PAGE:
Cancer: causes, symptoms, prevention, and treatment

All about cancer

The term “cancer” encompasses a group of diseases characterized by the uncontrolled multiplication and spread of abnormal cells. If the cancer cells are not eliminated, the progression of the disease will sooner or later lead to the death of the affected person.

Cancer can be due to external factors (lifestyle, environmental or occupational factors, infections), or internal (hereditary mutations, hormones, immune system disruption, etc.). These risk factors can act together or in succession, and trigger or promote the development of cancer. Often, it takes several tens of years between exposure to external factors and the onset of the disease.

There are more than 100 varieties of cancer, or malignant tumor, which can lodge in different tissues and organs.

Most cancers take several years to form. They can appear at any age, but they are more often found in people aged 60 and over.

Note. Benign tumors are not cancerous: they are unlikely to destroy nearby tissue and spread throughout the body. However, they can put pressure on an organ or tissue.

Causes of cancer

The body has an array of tools to fix genetic “mistakes” or outright destroy potentially cancerous cells. However, sometimes these tools are defective for one reason or another.

Several factors can accelerate or cause the emergence of cancer. In fact, it is most often believed that a combination of risk factors leads to cancer. Age is an important factor. But it is now accepted that about two thirds of cancer cases are attributable to lifestyle habits, mainly smoking and diet. Exposure to carcinogens in the environment (air pollution, toxic substances handled at work, pesticides, etc.) also increases the risk of cancer. Finally, hereditary factors are responsible for 5% to 15% of cases.

Cancer statistics

  • In 2017 — according to the latest data available — 1,701,315 new cases of cancer were reported in the United States, and 599,099 died of cancer that same year.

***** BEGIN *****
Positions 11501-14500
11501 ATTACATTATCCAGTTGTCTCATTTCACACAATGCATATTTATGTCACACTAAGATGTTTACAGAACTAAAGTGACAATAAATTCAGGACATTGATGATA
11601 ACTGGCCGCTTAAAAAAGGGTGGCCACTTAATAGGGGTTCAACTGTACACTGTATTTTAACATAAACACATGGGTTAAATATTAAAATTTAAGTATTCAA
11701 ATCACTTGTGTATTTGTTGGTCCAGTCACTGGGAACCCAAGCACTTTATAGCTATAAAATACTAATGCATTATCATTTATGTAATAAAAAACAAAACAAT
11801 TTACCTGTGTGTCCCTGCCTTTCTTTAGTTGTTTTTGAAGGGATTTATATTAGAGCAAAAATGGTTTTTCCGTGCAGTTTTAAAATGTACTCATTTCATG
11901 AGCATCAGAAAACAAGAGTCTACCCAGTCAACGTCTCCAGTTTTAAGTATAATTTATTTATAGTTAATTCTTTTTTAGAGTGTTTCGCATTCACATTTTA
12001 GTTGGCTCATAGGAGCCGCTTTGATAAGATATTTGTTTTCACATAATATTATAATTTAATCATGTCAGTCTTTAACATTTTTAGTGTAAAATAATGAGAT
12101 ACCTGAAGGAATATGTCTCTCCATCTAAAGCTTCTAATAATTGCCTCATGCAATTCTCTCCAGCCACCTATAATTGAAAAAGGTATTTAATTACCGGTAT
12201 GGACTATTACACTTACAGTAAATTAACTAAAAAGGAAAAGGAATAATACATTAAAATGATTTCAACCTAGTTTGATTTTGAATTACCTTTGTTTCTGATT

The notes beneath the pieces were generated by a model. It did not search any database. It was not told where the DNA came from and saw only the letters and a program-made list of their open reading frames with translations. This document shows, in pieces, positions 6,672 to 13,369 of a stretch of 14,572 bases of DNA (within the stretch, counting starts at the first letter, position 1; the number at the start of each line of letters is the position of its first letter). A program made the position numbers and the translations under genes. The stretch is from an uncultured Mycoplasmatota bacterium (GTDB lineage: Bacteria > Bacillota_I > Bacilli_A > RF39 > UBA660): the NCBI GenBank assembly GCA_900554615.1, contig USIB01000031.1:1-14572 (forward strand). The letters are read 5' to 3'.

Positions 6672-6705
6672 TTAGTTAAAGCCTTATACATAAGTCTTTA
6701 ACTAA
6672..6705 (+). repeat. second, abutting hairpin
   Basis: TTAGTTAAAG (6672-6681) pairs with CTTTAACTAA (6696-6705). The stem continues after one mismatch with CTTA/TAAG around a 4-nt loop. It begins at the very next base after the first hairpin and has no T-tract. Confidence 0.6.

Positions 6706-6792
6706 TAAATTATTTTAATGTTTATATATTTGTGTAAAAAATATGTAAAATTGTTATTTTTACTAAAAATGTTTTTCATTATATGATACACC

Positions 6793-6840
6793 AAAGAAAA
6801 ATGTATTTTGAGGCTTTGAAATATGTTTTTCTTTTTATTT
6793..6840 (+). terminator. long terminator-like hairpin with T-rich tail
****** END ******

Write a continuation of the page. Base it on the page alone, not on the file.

• Breast cancer is the most common cancer among women in the United States. 12% of women will develop breast cancer in their lifetime.
  • Prostate cancer is the most commonly diagnosed cancer among men. 207,430 cases were reported in 2017. In 97% of cases, the patients are 50 or older

Rate of new cases of cancer

Rate of New Cases of Cancer
Rate of New Cases of Cancer

Cancer around the world

The most common types of cancer vary from region to region of the world. In Asia, cancers of the stomach, esophagus and liver are much more common, especially because the diet of the inhabitants consists of a large part of very salty, smoked and pickled foods.

In sub-Saharan Africa, cancers of the liver and cervix are very common due to the hepatitis and human papillomavirus (HPV).

In North America as well as in Europe, cancers of the lung, colon, breast and prostate are the most common, among other things due to smoking, poor eating habits and obesity.

In Japan, the consumption of red meat, which has steadily increased over the past 50 years, has increased the incidence of colon cancer by 7 times. Emigrants generally end up having the same illnesses as the population of their host country.

Survival rate

No doctor can predict with certainty the course of cancer or the chances of survival for a particular person. Statistics regarding survival rates do, however, give some idea of ​​how the disease progresses in a large group of people.

A large proportion of patients recover definitively from cancer. According to a large survey carried out in France, more than 1 in 2 patients are still alive 5 years after being diagnosed.

The cure rate depends on a multitude of factors: the type of cancer (the prognosis is excellent for thyroid cancer, but much less so for pancreatic cancer), the extent of the cancer to the timing of diagnosis, cell malignancy, availability of effective treatment, etc.